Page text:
Ignore my note of cynicism there, folks, because I do like the show cars as well…but there is more authenticity in a daily driver than a trailer queen.
Or is there?
I asked myself this when I looked carefully at a number of the ” race cars ” that were displayed. I’m quite unfamiliar with most motor sports – I can recognise the Indianapolis 500 cars from the 1950’s and I know the difference between a rail dragster and a Caterpillar tractor, but after that is all gets to be hazy. But I did look rather carefully at some of the racers and decided that I might be seeing model cars. Big model cars.
Take our featured image – the Toyota in the Castrol colours. Is it really the car that Didier and Denis piloted to an overall whatever place in the Rootyabouti Rally. Or is it a clever reconstruction of that car based upon a local Toyota – a 1:1 full-scale model, in fact? Made with loving care by enthusiasts who should be admired for their skill and artistry?
I like to think that this is the case. I should be equally impressed if one of the people who restore older vintage cars were to make General Montgomery’s staff car or Barney Oldfield’s racer. It is an entirely new level of enthusiasm, and should be encouraged with deliberate recognition.
If I’m wrong in this assessment, I am sure the local car fans will put me right.
Note: if you are a restorer or maker of racing cars…and drive with a standard WA licence plate, I’ll bet you are pulled over and grilled every time you venture on the roads.
One idea leads to another. Saturday experiments with a Pacific island set lead to a Sunday shopping trip to the hobby shops…and the delightful discovery of new model vehicles to add to the theme. All aircraft related.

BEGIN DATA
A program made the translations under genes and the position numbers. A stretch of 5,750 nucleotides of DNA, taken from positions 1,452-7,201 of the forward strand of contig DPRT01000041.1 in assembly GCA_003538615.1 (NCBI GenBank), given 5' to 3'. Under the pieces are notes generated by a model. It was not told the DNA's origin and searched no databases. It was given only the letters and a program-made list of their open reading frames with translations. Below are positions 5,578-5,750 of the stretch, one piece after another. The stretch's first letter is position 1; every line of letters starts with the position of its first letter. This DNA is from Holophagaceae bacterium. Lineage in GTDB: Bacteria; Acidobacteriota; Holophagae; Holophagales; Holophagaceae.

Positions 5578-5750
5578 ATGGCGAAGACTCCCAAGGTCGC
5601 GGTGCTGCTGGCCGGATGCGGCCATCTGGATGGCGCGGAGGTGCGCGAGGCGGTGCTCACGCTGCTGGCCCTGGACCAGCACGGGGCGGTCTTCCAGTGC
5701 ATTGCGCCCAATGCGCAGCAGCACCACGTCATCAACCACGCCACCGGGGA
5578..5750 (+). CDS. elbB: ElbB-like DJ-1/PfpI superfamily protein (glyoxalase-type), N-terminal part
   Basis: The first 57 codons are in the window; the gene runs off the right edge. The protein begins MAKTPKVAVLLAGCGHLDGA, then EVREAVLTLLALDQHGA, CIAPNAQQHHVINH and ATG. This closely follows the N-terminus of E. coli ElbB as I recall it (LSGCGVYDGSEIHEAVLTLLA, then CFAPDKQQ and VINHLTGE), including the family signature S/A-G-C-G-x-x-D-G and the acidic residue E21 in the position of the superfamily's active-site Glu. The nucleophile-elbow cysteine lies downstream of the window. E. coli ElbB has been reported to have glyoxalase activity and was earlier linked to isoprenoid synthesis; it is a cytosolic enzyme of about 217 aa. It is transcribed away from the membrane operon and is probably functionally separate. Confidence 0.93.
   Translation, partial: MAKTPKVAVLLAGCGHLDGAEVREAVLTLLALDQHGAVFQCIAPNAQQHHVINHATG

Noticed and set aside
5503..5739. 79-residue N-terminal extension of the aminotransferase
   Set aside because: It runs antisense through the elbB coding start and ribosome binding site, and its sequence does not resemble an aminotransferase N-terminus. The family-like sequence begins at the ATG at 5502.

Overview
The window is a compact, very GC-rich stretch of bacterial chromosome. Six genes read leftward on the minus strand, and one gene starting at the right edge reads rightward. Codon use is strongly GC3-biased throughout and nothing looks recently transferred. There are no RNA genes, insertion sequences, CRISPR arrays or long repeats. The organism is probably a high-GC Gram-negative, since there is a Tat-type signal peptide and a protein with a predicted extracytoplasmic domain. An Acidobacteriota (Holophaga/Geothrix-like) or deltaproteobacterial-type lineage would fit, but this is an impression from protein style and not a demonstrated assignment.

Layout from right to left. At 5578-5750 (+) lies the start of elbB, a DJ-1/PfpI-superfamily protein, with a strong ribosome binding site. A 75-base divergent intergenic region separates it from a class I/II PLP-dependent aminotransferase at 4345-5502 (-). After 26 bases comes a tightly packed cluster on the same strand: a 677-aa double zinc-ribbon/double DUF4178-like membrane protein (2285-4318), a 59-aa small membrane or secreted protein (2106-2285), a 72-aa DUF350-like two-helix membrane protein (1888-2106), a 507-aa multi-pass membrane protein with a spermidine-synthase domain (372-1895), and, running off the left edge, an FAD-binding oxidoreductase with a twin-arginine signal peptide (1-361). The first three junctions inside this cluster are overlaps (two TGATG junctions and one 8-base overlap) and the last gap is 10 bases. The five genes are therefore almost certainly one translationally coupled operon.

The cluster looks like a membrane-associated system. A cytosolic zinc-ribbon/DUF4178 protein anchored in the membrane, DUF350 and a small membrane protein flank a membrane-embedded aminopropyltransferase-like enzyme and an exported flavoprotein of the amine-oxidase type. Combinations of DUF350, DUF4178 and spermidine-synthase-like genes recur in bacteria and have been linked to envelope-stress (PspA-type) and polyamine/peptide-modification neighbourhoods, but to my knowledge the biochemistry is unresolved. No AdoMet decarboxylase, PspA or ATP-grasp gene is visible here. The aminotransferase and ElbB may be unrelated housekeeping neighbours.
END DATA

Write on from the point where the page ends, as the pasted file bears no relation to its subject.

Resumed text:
I also discovered a hobbyist in England who makes plans and patterns for OO scale structures – including Nissen huts and airfield buildings. These are downloadable files in PDF format that allow me to print up as many buildings as I like. It looks as if I will be making raids on the cereal packet cardboard and recipe cards for building materials.
Today I concentrated on the USN and USMC aircraft. But the Japanese Army Air Force is coming along – I have 2 A6M models in different liveries – one has the engine exposed for maintenance. Now I have to research what their barracks and control towers looked like.
Looks like it will be a good summer spent building in the air conditioning!
The old Toyotas, that is.
Perth was awash in motor car shows yesterday: The Italian car show at Gloucester Park, The All Ford Day at Bassendean Oval, and the Toyotas At The Quay at Elizabeth Quay. As I am entitled to free public transport and Elizabeth Quay is right on the train line, I opted for that one. The fact that the show itself was also free appealed to my frugal nature.
We often neglect the Asian motor cars in automotive events – in some cases with a disdain that amounts to mechanical racism. But at an event that celebrates all the Toyotas, that could hardly be the case. And for Western Australians it points up a fact that we sometimes forget: a lot of us have owned and driven Toyotas in the past and a lot of us drive them now. My wife has been most successful with them, passing from Corollas to an Avalon and now to a new Aurion. I spent a few years in a ’73 Corolla myself and have a fond memory of it. In fact, if I had replaced the head on it in ’85 instead of trading it in, I would probably be motoring in it now.
Not in comfort, mind. It was pre-A/C days, and a do love the A/C in my present Suzuki.
But the show today was proof positive that the Toyota has a solid place in Australian motoring history. That so few of them have been rodded or customised is made up for in some part by the fact that there are any number that are rally and race cars. I can’t get all that enthusiastic about that aspect of them, but I appreciate the fact that others do.
Here are a few of the brighter items at the Quay today: